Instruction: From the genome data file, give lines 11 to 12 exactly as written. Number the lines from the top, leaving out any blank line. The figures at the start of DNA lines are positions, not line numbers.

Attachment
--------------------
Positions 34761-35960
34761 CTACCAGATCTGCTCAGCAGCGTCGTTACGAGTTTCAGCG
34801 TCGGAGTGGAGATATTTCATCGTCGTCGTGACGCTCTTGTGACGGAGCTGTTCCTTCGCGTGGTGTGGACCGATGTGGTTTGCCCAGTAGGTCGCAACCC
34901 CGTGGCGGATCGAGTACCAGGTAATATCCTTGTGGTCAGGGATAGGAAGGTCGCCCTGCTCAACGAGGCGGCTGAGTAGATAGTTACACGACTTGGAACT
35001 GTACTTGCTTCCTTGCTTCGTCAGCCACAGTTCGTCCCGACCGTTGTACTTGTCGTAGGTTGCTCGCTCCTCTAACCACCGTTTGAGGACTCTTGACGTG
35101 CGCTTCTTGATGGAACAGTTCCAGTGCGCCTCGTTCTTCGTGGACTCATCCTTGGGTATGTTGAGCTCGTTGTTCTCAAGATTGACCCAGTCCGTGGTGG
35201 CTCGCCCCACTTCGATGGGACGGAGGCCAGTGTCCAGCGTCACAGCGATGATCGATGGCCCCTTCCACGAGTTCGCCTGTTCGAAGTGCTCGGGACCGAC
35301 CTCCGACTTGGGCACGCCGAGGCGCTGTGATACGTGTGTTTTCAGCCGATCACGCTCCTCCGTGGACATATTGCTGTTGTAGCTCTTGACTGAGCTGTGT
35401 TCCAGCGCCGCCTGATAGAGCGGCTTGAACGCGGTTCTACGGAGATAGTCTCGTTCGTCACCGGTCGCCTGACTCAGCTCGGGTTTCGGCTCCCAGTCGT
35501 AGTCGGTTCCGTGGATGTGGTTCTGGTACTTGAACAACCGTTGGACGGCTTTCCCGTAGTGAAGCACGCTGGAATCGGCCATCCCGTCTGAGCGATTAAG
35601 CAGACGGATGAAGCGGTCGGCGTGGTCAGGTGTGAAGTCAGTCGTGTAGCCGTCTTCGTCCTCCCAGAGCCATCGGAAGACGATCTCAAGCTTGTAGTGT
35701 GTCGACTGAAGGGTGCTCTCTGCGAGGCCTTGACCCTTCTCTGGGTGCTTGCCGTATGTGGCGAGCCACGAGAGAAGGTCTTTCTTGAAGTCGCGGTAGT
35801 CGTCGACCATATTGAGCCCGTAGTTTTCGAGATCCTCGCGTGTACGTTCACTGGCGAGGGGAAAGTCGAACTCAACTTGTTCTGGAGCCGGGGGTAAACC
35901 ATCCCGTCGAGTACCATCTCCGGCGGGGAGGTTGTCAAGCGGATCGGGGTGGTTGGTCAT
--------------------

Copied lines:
35601 CAGACGGATGAAGCGGTCGGCGTGGTCAGGTGTGAAGTCAGTCGTGTAGCCGTCTTCGTCCTCCCAGAGCCATCGGAAGACGATCTCAAGCTTGTAGTGT
35701 GTCGACTGAAGGGTGCTCTCTGCGAGGCCTTGACCCTTCTCTGGGTGCTTGCCGTATGTGGCGAGCCACGAGAGAAGGTCTTTCTTGAAGTCGCGGTAGT